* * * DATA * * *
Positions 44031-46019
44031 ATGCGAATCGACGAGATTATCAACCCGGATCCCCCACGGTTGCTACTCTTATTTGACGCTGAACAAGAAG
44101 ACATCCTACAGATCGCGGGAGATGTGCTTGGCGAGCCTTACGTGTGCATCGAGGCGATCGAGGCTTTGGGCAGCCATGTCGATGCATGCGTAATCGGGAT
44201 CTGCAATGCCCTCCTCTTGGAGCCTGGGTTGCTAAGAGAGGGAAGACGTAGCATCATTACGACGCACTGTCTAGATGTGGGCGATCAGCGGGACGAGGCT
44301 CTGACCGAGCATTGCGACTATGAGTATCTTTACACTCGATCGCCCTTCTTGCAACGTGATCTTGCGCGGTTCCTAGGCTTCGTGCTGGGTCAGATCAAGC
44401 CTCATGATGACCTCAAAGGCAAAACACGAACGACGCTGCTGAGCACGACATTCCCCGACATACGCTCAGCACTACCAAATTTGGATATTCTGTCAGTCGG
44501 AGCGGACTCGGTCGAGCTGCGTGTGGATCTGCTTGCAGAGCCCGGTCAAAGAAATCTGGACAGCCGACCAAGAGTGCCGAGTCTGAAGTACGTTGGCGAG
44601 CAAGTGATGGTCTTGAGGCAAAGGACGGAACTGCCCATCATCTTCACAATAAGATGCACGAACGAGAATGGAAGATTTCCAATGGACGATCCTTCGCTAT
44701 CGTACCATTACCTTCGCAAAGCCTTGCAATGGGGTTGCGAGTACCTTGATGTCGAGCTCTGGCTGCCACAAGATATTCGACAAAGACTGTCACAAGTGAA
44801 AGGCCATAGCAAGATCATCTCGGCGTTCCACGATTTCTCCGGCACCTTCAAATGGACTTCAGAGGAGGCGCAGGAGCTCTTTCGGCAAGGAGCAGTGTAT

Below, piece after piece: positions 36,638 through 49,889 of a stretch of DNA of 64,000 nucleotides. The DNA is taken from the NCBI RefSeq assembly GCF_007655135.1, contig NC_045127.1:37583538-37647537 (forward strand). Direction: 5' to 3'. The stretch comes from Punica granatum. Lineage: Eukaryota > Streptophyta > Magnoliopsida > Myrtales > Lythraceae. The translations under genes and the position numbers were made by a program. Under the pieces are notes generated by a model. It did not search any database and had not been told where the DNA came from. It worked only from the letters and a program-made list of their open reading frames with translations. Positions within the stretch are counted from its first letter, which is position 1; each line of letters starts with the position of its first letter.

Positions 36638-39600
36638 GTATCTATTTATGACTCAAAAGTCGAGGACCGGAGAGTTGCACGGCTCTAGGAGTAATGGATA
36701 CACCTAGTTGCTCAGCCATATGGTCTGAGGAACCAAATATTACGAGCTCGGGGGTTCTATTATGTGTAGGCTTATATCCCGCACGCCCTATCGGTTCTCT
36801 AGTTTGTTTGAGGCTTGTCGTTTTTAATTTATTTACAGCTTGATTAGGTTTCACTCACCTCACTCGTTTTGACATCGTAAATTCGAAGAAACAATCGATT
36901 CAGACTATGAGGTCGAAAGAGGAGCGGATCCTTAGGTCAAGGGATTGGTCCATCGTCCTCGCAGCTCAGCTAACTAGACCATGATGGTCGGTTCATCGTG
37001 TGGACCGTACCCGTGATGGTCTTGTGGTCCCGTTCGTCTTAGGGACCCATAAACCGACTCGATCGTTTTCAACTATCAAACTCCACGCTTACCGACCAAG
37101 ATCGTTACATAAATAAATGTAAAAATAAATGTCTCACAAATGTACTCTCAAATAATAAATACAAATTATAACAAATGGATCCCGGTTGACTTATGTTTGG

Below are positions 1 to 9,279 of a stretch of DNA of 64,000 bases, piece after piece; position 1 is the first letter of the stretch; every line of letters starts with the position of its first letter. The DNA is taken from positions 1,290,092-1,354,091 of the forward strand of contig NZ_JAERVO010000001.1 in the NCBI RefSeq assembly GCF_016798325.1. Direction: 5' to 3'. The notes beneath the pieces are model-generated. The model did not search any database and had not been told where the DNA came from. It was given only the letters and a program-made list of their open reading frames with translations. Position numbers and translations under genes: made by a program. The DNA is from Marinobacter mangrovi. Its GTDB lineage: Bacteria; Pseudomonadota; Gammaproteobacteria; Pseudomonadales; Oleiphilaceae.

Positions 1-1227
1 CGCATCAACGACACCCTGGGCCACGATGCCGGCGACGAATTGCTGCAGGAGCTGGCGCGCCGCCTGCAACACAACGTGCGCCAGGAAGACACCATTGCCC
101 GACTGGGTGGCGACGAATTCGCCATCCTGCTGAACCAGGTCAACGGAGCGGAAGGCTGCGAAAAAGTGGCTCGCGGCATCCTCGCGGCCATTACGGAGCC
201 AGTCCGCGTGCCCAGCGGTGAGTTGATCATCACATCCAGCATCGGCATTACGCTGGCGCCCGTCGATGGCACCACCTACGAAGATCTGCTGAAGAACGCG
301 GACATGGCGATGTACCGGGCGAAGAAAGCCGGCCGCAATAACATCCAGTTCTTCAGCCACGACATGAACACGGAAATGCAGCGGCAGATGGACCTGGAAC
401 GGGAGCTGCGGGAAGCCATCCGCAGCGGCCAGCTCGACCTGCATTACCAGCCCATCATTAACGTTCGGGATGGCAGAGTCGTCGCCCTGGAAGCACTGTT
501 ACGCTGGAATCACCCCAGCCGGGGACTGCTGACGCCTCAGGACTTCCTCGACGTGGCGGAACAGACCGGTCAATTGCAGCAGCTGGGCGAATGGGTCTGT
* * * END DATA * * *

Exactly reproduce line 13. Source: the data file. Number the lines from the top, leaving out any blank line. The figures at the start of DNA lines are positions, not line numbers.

36638 GTATCTATTTATGACTCAAAAGTCGAGGACCGGAGAGTTGCACGGCTCTAGGAGTAATGGATA